Viva America! Quote of the Day: This sounds like some third-world county governed by colonels in mirrored sunglasses in which he dictates, 'I, the supreme leader, dictate that something will be provided free when we know the cost of that will have to be borne by everybody else in society that's not getting the free good.' -- Karl Rove, on contraceptive coverage (pssst! somebody tell Bush's Brain that contraception saves both public & private money; in fact, insurance policies that don't cover contraception cost more than those that do)

Once again, Steve Benen lists Mitt Romney's five top lies of the week. It is astounding that it is possible, week after week, to find five or ten lies that a major candidate has made during any given week.

Protestants Are Not Christians. We all know that this country was founded on a Judeo-Christian ethic but the Judeo-Christian ethic was a Protestant Judeo-Christian ethic; sure, the Catholics had some influence, but this was a Protestant country and the Protestant ethic, mainstream, mainline Protestantism, and of course we look at the shape of mainline Protestantism in this country and it is in shambles, it is gone from the world of Christianity as I see it. -- Rick Santorum, in a 2008 speech at conservative Catholic Ave Maria University. More here -- this is really remarkable stuff ...

... Charles Blow: in Detroit, the city with the highest poverty rate in the U.S., "Rick Santorum praises income inequality." Blow writes a pretty good takedown of Santorum.

Gail Collins writes about Republicans -- including Santorum -- running afoul of residency requirements. "Rick Santorum’s political career was built on an upset victory against a Democratic House member who, Santorum claimed, had ... moved his family to the Washington suburbs. When Santorum moved his own family to the Washington suburbs, he claimed that promises he made when he was in the House didn’t count for the Senate."

Laura Strickler of CBS News: "Billionaire casino magnate Sheldon Adelson plans to give another $10 million to the outside group backing [Newt Gingrich]...."

Katharine Seelye of the New York Times: so they're not through voting in the Maine caucuses. Washington County is caucusing today, & since Romney beat Ron Paul by less than 200 votes last week, his victory could be overturned. "The party’s decision about how to count the vote has touched off a political storm and raised questions about the whole caucus system. Caucuses in other states have been plagued with problems this year, and doubts have been raised about their fairness and the ability of state parties to manage them." CW: Kinda turns the tables on Will Rogers' famous remark, "I am not a member of any organized political party. I am a Democrat." ...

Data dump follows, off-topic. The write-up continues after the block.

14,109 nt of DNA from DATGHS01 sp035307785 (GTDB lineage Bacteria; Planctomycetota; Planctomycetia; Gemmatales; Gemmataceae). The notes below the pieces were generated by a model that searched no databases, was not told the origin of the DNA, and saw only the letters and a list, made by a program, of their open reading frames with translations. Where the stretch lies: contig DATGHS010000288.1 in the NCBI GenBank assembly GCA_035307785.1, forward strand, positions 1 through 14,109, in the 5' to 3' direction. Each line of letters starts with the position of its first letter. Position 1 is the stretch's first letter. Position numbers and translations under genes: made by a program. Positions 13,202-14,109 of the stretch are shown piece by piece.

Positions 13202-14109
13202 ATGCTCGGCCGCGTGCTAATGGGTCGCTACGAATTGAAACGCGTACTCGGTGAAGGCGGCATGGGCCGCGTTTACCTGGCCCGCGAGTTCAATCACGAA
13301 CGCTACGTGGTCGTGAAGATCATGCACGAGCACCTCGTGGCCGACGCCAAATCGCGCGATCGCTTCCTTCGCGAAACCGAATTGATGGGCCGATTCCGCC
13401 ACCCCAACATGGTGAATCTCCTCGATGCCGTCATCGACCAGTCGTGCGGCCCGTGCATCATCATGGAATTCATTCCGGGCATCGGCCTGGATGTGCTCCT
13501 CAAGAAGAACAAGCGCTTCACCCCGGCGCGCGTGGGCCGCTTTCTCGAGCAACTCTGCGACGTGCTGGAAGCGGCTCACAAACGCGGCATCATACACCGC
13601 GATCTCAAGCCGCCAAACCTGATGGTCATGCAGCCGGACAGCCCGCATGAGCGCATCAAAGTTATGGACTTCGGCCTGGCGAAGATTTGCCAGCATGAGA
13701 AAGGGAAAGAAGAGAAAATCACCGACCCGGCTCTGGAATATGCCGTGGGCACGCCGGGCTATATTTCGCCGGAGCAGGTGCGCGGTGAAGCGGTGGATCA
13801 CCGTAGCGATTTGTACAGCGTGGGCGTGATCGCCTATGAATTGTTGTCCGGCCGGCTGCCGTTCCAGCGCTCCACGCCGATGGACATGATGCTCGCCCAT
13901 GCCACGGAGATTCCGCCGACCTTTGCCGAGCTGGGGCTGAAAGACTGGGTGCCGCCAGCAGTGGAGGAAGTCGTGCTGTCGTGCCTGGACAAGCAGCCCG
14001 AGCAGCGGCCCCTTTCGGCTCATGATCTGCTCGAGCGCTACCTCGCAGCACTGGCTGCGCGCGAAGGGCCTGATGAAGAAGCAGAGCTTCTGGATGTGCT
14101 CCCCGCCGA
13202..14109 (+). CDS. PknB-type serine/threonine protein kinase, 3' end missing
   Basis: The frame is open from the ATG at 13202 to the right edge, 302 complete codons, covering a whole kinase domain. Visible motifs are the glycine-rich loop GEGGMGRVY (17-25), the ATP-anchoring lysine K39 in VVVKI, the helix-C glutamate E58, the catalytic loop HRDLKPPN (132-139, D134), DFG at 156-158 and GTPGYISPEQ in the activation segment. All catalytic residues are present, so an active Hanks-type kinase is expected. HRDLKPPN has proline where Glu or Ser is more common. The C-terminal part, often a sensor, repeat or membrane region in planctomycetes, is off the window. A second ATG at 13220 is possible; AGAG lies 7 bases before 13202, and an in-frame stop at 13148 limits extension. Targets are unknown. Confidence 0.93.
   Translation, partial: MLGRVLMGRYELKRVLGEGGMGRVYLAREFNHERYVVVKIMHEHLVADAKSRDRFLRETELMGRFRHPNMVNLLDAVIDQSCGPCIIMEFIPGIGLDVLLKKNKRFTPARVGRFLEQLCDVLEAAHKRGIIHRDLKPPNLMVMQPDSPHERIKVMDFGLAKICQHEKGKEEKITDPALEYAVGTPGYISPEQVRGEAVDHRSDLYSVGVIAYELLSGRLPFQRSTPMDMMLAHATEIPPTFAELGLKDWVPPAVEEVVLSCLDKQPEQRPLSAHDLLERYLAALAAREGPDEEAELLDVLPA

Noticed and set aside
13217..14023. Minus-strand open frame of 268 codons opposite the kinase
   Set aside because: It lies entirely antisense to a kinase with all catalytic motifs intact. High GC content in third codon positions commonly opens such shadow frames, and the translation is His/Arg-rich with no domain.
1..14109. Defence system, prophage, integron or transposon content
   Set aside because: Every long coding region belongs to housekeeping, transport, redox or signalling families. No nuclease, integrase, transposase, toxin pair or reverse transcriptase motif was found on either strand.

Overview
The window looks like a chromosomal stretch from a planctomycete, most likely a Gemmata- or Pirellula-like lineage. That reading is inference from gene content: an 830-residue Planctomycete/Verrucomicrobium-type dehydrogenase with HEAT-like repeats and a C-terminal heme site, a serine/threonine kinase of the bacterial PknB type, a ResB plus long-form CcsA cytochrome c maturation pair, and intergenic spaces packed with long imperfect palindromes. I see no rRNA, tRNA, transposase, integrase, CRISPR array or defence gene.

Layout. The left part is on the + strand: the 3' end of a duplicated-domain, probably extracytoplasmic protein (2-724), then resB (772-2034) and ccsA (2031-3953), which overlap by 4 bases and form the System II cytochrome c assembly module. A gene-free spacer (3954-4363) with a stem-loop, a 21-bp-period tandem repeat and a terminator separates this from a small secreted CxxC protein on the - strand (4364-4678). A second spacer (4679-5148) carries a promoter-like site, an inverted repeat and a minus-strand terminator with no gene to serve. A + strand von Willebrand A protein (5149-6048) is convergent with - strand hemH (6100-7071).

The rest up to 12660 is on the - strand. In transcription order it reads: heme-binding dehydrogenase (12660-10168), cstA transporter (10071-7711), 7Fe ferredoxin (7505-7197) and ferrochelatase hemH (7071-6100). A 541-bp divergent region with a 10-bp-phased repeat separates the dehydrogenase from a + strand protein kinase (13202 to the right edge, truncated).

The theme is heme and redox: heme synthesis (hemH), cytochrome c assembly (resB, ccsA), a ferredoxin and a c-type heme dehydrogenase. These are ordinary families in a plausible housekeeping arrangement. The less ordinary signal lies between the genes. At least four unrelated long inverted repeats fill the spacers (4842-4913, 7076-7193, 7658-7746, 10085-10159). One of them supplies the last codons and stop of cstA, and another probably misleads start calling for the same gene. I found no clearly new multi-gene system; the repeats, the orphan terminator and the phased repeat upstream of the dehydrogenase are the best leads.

... Tim Mak of Politico: "Maine Republican Party chairman Charlie Webster has admitted that the state party made numerous clerical errors in counting the state’s caucus results — even omitting some votes because emails reporting tallies 'went to spam' in an email account. However, Webster insisted that the errors did not change the outcome."

Local News

AP: "A judge on Friday denied Gov. Scott Walker's request for a two-week extension to review recall petition signatures, saying the election is likely to proceed. Dane County Circuit Judge Richard Niess' ruling was a victory for recall organizers who had said there was no good reason for another extension and that Walker's request was an attempt to delay the inevitable." Thanks to Kate M. for the link.

News Ledes

New York Times: "Egypt will begin criminal proceedings on Friday against 19 Americans and two dozen others in a politically charged investigation into the foreign financing of nonprofit groups that has plunged relations between the United States and Egypt to their lowest point in three decades, state news media reported Saturday."

New York Times: "... speaker after speaker at the funeral of Whitney Houston on Saturday afternoon kept coming back to her strong attachment to New Hope Baptist Church [of Newark, New Jersey], where her prodigious talents were first recognized and where the funeral was held."

Washington Post: "Two Supreme Court justices suggested Friday that the court reconsider its controversial 2010 decision that allowed unlimited corporate and union spending in elections. The suggestion came as the court blocked a Montana Supreme Court decision upholding a century-old ban on corporate campaign spending in the state.... In Friday’s order, Justices Ruth Bader Ginsburg and Stephen G. Breyer said the upheaval in the world of campaign finance since the Citizens United decision does not bear out the majority opinion."